Can a Social Robot Encourage Children’s Self-Study?

Risa Maeda, Jani Even, Takayuki Kanda, IROS 2019

We developed a robot behavioral model designed to support children during self-study. By checking the state of the studying child (whether the child was learning, stuck or distracted), and interacting with the child when difficulties arise, the robot could successfully support the child and improve his/her learning time.

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Publication: R. Maeda, J. Even and T. Kanda, “Can a Social Robot Encourage Children’s Self-Study?,” 2019 IEEE/RSJ International Conference on Intelligent Robots and Systems (IROS), Macau, China, 2019, pp. 1236-1242.

Link: http://ieeexplore.ieee.org/stamp/stamp.jsp?tp=&arnumber=8967825&isnumber=8967518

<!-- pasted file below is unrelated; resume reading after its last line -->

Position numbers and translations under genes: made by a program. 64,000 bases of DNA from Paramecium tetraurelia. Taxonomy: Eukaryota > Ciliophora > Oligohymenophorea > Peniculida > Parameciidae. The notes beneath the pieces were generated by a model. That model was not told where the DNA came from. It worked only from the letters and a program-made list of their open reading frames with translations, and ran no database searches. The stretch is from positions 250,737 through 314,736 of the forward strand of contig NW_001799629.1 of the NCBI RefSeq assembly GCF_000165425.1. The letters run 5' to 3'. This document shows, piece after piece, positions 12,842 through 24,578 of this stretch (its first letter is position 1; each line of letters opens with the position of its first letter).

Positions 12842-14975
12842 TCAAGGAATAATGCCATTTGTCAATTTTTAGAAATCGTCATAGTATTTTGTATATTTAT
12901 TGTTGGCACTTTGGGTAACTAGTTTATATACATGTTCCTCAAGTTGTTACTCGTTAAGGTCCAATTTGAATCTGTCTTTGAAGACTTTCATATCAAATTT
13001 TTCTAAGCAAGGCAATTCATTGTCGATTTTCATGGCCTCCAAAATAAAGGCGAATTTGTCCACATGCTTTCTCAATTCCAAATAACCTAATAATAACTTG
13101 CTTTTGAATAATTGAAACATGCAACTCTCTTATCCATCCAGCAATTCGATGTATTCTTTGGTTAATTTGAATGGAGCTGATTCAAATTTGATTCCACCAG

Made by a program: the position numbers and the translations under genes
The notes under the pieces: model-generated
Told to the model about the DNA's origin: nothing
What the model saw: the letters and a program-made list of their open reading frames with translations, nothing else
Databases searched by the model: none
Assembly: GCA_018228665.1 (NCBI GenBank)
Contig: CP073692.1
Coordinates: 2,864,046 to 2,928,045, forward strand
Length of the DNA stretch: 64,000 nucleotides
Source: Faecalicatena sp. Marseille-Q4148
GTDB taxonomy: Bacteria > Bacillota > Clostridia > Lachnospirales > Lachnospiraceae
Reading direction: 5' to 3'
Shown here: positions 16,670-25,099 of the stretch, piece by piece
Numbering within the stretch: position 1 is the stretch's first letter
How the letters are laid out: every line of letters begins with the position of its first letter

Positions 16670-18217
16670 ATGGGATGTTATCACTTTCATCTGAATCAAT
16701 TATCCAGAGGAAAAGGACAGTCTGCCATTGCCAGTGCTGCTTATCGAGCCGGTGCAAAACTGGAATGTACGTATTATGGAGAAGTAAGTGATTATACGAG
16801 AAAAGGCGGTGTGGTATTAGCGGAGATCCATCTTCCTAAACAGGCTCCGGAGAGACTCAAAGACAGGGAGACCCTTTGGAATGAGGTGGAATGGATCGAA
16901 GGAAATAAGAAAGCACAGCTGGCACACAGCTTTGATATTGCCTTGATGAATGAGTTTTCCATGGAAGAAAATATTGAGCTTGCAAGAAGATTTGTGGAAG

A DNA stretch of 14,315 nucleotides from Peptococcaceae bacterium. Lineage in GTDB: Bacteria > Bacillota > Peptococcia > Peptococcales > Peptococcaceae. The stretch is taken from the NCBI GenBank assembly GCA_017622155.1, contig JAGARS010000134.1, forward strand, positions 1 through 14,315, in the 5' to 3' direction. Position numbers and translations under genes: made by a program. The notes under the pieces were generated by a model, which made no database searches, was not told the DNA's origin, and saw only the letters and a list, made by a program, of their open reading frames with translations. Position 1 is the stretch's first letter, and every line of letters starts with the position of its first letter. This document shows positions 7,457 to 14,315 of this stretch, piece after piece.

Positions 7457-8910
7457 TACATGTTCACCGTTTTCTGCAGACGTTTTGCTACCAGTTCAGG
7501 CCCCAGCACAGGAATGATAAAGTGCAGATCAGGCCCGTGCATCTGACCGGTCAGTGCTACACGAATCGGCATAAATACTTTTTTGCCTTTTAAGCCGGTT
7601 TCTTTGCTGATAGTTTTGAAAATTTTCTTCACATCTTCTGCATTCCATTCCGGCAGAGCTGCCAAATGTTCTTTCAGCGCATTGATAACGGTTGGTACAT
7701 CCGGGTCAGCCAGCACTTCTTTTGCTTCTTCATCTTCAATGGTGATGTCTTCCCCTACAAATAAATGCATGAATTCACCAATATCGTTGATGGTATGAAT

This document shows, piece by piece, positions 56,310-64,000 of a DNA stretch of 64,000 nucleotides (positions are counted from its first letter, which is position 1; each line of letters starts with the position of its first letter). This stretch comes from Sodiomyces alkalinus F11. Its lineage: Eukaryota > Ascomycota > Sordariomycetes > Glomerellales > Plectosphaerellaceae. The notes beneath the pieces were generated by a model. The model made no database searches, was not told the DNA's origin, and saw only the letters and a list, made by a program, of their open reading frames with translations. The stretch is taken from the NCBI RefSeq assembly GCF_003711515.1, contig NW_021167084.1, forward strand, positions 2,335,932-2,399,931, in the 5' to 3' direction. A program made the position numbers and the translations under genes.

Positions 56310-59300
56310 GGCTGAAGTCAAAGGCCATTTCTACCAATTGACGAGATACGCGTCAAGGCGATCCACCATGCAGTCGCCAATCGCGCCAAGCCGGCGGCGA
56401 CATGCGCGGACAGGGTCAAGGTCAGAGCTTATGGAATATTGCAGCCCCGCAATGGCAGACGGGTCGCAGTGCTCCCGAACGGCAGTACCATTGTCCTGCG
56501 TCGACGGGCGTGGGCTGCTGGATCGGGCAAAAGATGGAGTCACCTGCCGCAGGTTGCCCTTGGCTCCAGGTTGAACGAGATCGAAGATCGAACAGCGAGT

Abstract: We developed a robot behavioral model designed to support children during self-study. In particular, we want to investigate how a robot could increase the time children keep concentration. The behavioral model was developed by observing children during self-study and by collecting information from experienced tutors through interviews. After observing the children, we decided to consider three states corresponding to different levels of concentration. The child can be smoothly performing the task (“learning” state), encountering some difficulties (“stuck” state) or distracted (“distracted” state). The behavioral model was designed to increase the time spent concentrating on the task by implementing adequate behaviors for each of these three states. These behaviors were designed using the advices collected during the interview survey of the experienced tutors. A self-study system based on the proposed behavior model was implemented. In this system, a small robot sits on the table and encourages the child during self-study. An operator is in charge of determining the state of the child (Wizard of Oz) and the behavioral model triggers the appropriate behaviors for the different states. To demonstrate the effectiveness of the proposed behavioral model, a user study was conducted: 22 children were asked to solve problems alone and to solve problems with the robot. The children spent significantly (p = 0.024) more time in the “learning” state when studying with the robot.